We have something similar in Russian: палец покажи, руку откусит (show him a finger, he will bite off the hand/arm). It is referred to people who ask others to give things to them. It does not mean someone who wants more after he has got little; it means someone who quickly gets impudent and takes everything if he is promised to be given something, though otherwise, if he is not promised anything, is very shy.
  16. ilocas2 Senior Member


    S jídlem roste chuť. - Appetite grows with meal.

    This saying exists in Czech too. There are more versions.
  17. Anja.Ann

    Anja.Ann Senior Member

    In Italian:

    - literally: quanto più si ha, tanto più si desidera avere (the more you have, the more you want).

    - figuratively: l'appetito vien mangiando (appetite comes with eating).
  18. Määränpää

    Määränpää Senior Member

    Finnish: Nälkä kasvaa syödessä (Hunger grows with eating)
  19. AutumnOwl

    AutumnOwl Senior Member

    Swedish - Sweden, Finnish
    Swedish has the same: Mycket vill ha mer. There is also an older variant: Girigheten har ingen botten (Greed has no bottom).
  20. mataripis

    mataripis Senior Member

    Tagalog: Syang may tinatangkilik na ay lalu pang naghahangad ng marami pa.
  21. arielipi Senior Member

    Also in hebrew, עם האוכל בא התיאבון im haochel ba hateavon. With the food comes the appetite
  22. Holger2014 Senior Member

    German: Je mehr man hat, desto mehr will man.
    - je mehr -
    'the more'
    - man -
    'one' (impersonal pronoun)
    - hat -
    'has' (3rd person singular)
    - desto mehr -
    '(all) the more' (as above)
    - will -
    'wants' (3rd pers. sg.)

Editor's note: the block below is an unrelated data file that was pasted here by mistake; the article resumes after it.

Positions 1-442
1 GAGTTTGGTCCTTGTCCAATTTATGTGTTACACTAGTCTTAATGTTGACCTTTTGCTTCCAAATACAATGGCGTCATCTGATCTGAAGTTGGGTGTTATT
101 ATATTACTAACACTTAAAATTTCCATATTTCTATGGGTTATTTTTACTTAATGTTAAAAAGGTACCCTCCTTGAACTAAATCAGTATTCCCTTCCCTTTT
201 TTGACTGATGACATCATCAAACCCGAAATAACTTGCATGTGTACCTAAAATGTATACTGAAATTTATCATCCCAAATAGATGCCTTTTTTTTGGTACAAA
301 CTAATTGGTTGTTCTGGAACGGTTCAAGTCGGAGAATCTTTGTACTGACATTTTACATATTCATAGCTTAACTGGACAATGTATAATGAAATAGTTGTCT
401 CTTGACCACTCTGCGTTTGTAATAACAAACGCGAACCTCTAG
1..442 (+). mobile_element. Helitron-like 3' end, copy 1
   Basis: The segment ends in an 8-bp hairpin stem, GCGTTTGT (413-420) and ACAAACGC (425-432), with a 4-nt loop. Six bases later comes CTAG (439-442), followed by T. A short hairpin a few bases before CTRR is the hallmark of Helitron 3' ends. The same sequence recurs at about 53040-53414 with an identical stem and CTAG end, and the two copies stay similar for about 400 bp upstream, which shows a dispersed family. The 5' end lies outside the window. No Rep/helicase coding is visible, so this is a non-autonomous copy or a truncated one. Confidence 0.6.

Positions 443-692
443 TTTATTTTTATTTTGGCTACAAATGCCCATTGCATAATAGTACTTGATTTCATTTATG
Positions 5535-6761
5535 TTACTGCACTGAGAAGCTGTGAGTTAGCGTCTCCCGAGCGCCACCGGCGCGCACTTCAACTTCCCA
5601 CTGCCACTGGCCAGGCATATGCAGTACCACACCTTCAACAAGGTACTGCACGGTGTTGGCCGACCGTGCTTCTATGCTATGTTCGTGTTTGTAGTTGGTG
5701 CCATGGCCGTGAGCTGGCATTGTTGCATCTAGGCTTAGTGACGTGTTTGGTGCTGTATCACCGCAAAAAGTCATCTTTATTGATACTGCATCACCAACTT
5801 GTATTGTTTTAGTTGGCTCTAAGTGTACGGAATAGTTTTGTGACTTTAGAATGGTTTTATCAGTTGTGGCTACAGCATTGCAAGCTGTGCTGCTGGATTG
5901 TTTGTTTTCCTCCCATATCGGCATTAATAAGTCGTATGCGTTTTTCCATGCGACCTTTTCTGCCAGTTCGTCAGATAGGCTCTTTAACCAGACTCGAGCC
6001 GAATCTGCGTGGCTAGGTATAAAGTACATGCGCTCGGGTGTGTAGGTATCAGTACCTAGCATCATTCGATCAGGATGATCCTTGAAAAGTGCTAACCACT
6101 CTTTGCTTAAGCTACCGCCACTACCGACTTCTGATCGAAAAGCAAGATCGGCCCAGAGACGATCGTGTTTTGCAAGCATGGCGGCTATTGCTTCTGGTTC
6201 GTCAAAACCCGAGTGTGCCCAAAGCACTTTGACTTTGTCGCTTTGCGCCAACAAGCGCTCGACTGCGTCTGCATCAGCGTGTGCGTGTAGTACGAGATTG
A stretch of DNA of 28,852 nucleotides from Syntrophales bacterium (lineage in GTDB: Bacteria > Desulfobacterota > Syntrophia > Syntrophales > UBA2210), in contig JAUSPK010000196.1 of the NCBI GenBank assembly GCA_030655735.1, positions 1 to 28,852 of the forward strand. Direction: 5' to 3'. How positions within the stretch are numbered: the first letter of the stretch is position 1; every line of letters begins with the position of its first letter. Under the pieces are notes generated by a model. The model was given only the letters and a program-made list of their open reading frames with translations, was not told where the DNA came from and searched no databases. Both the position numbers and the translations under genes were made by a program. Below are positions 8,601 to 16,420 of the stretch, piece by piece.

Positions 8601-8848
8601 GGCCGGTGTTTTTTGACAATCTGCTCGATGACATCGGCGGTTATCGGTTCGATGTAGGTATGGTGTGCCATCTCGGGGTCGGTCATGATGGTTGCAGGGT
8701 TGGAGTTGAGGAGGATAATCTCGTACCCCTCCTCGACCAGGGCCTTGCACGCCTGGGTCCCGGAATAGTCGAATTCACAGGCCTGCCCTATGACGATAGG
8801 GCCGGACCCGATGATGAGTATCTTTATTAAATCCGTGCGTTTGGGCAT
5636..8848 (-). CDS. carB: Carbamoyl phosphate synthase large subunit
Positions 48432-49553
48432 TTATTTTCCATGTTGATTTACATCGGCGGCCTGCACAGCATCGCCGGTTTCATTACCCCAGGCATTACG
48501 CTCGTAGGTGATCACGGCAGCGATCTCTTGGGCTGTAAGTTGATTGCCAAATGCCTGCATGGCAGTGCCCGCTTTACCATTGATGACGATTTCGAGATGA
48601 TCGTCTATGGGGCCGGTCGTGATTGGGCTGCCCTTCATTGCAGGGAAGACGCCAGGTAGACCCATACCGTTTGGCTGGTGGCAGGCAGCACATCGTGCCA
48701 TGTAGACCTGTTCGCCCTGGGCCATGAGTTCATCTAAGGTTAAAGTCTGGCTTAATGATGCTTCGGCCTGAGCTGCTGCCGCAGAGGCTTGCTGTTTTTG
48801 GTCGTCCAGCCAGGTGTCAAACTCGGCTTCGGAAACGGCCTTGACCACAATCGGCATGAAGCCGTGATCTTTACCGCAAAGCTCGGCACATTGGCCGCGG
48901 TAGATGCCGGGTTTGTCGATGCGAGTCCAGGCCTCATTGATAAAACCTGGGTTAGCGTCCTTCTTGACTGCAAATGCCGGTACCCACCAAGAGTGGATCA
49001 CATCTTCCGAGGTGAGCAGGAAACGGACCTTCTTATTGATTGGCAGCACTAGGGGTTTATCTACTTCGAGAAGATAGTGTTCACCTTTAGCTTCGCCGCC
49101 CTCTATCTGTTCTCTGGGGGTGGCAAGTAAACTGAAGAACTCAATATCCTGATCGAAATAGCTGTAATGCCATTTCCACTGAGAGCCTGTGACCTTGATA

- man -
    'one' (impers. pron.)
  23. fluffycluster New Member

    Hi, I think, this is apparently true. I agree with "the more you have, the more you want "especially in terms of financial stability. I also have a view that the more stable you are , the more you wish for material gains but the the negative thing about this, we sometimes forget that some tend to overspend.
    Last edited: Feb 19, 2015
  24. 810senior

    810senior Senior Member

    Japanese has this fixed phrase :AすればするほどBする(A sureba suruhodo B suru : lit. if you do A as more, you do B [more])

    The more you have the more you want
    moteba motsu hodo masumasu hoshigaru
  25. Diamant7

    Diamant7 Senior Member

    Catalan: Com més tens, més vols or Com més es té, més es vol.Spanish: Cuanto más tienes, más quieres or Cuanto más se tiene, más se quiere.

    In the first constructions of both languages I use a second-singular subject ('you'), whereas in the others I use a reflexive pronoun (indeterminate subject), as Outsider and Anja.Ann have done for Portuguese and Italian respectively.
  26. 涼宮

    涼宮 Senior Member

    Sbaeneg/Castellano (Venezuela)
    It's interesting to notice that ~がる garu is used to show signs of feeling something, a behavior. So the sentence doesn't simply mean 'want' but 'act like you want it'. :D 日本語、やっぱおもしれー!
  27. 810senior

    810senior Senior Member

    Yes, we have various particle as same as English language has a large amount of verbs.
    The difference is kind of interesting and curious. :D